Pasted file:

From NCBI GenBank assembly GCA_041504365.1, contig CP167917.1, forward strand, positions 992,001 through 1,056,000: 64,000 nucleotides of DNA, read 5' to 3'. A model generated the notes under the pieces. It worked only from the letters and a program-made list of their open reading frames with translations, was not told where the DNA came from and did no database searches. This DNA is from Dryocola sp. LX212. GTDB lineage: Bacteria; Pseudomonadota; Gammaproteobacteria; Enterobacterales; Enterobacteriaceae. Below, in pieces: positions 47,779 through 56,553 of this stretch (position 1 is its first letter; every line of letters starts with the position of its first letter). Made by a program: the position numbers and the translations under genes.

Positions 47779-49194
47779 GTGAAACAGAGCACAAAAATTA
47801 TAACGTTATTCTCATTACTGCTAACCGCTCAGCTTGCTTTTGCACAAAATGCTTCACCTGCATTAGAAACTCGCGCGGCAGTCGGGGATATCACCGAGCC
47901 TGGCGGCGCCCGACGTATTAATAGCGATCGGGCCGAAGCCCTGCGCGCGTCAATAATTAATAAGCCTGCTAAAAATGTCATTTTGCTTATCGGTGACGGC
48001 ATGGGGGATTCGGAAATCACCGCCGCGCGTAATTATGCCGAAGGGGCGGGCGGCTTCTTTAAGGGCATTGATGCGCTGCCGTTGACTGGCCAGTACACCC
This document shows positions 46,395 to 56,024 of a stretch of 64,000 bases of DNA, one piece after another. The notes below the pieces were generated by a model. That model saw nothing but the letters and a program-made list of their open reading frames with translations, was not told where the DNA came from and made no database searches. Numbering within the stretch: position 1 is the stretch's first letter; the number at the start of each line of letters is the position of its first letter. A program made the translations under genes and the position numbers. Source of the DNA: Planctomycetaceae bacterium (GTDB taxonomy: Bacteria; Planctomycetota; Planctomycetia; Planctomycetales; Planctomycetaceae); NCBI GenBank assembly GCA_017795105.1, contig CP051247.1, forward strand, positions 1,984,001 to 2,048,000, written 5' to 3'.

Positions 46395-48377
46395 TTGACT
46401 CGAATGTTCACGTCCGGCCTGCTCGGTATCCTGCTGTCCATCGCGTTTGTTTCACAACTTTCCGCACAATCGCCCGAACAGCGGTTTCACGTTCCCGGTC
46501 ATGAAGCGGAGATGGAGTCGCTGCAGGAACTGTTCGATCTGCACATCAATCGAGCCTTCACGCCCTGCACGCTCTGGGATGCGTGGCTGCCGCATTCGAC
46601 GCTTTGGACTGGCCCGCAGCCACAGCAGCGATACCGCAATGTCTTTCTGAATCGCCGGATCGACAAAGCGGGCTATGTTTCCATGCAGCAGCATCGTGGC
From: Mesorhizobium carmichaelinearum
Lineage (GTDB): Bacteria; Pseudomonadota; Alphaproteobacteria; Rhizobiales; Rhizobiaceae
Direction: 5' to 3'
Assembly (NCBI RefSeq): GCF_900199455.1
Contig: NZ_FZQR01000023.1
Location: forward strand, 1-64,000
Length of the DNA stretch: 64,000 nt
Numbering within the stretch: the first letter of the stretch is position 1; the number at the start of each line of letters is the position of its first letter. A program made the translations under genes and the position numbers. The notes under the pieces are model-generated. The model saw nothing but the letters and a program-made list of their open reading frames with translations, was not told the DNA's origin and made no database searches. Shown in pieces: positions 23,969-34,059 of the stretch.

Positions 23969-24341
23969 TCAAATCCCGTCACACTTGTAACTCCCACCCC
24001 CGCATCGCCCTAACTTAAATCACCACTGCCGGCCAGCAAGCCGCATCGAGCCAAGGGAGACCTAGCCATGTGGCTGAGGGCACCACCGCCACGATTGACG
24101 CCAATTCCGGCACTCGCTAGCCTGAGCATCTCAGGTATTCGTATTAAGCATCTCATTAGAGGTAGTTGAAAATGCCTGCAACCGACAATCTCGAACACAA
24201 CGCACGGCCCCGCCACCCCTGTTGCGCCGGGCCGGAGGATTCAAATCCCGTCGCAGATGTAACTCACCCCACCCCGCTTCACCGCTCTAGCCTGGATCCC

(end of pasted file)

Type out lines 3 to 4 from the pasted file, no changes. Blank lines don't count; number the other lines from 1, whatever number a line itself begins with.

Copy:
47779 GTGAAACAGAGCACAAAAATTA
47801 TAACGTTATTCTCATTACTGCTAACCGCTCAGCTTGCTTTTGCACAAAATGCTTCACCTGCATTAGAAACTCGCGCGGCAGTCGGGGATATCACCGAGCC